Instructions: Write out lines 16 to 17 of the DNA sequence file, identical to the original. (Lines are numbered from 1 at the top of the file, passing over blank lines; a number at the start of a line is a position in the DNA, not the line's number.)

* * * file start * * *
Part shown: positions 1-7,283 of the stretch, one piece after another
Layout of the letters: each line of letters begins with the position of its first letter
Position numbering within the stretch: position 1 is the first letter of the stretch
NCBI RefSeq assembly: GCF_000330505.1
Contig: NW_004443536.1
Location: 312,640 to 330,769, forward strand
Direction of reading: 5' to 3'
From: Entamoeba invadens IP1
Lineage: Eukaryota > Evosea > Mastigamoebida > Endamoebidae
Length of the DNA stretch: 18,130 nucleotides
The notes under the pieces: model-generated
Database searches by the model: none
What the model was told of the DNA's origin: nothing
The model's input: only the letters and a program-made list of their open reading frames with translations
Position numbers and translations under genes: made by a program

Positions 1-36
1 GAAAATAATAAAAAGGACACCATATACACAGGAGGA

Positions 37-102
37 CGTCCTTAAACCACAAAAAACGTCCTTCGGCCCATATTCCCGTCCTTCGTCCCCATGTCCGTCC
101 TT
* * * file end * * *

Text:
Positions 1-36
1 GAAAATAATAAAAAGGACACCATATACACAGGAGGA